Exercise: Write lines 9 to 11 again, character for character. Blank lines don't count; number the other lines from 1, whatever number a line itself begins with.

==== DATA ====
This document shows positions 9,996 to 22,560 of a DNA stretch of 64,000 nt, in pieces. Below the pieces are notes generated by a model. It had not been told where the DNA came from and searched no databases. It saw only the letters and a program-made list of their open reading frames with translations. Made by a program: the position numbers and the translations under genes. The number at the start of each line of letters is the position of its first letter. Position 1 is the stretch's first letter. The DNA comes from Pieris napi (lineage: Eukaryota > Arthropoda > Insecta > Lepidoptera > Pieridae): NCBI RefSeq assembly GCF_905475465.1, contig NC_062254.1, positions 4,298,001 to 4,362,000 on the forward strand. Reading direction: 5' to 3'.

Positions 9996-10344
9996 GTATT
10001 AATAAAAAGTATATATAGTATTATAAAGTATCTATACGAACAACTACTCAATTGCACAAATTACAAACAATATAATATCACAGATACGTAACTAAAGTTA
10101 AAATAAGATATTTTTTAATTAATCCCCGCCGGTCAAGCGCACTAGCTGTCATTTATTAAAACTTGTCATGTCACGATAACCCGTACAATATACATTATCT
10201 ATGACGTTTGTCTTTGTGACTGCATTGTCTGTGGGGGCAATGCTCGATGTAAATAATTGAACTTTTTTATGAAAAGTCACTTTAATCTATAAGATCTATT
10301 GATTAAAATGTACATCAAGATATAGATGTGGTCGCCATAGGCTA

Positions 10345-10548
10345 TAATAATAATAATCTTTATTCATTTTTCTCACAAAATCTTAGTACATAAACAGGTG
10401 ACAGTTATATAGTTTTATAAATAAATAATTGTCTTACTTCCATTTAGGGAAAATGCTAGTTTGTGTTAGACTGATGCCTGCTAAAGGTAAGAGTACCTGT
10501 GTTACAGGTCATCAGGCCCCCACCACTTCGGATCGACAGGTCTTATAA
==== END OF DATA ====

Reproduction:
10345 TAATAATAATAATCTTTATTCATTTTTCTCACAAAATCTTAGTACATAAACAGGTG
10401 ACAGTTATATAGTTTTATAAATAAATAATTGTCTTACTTCCATTTAGGGAAAATGCTAGTTTGTGTTAGACTGATGCCTGCTAAAGGTAAGAGTACCTGT
10501 GTTACAGGTCATCAGGCCCCCACCACTTCGGATCGACAGGTCTTATAA